Built-in 1889, when Dom Pedro II was the Emperor of Brazil when a parliament governed the country, Fiscal Island was a government building for the port authority. The loud colors and neo-gothic palace design located on the shores of Guanabara Bay make it an eye-catching landmark to see when visiting Brazil. This popular monument in Brazil is a reminder that the country was once a monarchy. Between 1645 and 1815, Brazil was a Portuguese colony and the heir to the crown of Portugal was the Prince of Brazil. After independence, Brazil had two monarchs (Pedro I and II), but the monarchy was overthrown by a military coup d’état, which resulted in Brazil becoming a republic. The building was where the last Imperial Ball was held (November 9, 1889).
Address: Avenida Alfredo Agache, s/n Centro, Rio de Janeiro, Brazil
Brazil is not short of famous monuments. While in Sao Paulo, you’ll find several in Ibirapuera Park, including the Bandeiras monument. If you ‘re looking down from space, the whole of Ibirapuera Park could be considered the best monument in Brazil itself, as the monuments and museums in the park are impressive. There’s also the futuristic Ibirapuera Auditorium, with its flaming red marquee that sticks out at the entrance and was designed by Oscar Niemeyer and used for concerts. The Monument to the Bandeiras is a massive granite sculpture by Victor Brecheret that greets visitors at the entrance of Ibirapuera Park. It’s one of several sculptures within this São Paulo public park and was completed in 1954. Ibirapuera Park is a green oasis in the city with several museums worth visiting, including the Oca do Ibirapuera, which has excellent dinosaur exhibits, Museum of Modern Art, and Museum of Contemporary Art. Over 10 million visitors come to see this each year. Ibirapuera Park is open from Monday to Friday (5 am to midnight), Saturday and Sunday (4 hours a day.)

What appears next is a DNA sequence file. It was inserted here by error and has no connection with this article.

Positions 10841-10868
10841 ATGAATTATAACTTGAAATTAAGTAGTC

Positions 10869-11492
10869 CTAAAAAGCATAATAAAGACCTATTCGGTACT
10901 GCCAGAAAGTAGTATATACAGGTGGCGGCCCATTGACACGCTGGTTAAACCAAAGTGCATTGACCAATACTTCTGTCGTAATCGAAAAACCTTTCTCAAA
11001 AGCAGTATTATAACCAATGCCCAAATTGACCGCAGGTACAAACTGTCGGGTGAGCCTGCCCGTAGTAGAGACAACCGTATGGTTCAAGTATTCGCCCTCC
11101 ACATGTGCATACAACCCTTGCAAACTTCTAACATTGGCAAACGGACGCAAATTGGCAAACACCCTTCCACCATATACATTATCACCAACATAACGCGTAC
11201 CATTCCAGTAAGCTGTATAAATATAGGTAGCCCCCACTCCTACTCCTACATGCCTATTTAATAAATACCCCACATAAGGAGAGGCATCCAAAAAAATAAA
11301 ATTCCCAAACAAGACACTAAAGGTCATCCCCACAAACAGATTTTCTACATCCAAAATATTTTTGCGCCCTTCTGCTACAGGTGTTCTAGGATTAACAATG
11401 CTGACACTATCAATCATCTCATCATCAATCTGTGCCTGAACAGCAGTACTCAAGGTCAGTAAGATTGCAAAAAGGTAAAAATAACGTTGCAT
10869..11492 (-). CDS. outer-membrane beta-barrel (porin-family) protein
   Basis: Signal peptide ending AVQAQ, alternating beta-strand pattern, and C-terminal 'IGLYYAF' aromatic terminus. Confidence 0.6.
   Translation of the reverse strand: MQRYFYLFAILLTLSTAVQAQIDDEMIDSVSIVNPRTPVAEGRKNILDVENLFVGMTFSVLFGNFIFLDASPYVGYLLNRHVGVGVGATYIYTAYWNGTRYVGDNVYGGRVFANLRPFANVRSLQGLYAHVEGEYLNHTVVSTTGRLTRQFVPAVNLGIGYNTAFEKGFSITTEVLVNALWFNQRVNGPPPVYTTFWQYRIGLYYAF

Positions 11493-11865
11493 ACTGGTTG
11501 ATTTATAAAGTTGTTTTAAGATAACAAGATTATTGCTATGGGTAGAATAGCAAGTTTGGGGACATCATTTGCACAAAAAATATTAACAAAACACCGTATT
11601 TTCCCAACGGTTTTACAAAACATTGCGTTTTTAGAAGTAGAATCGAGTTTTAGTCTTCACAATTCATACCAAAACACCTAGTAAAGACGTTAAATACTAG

Address: Praça Armando de Sales Oliveira – Vila Mariana, São Paulo – SP Brazil.
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All of these mentioned above places are the famous monuments and buildings in Brazil which are very famous throughout South America. All of these monuments often stay crowded with tourists. Hope the post is beneficial to you, kindly check our other articles also if you want to know more about Brazil.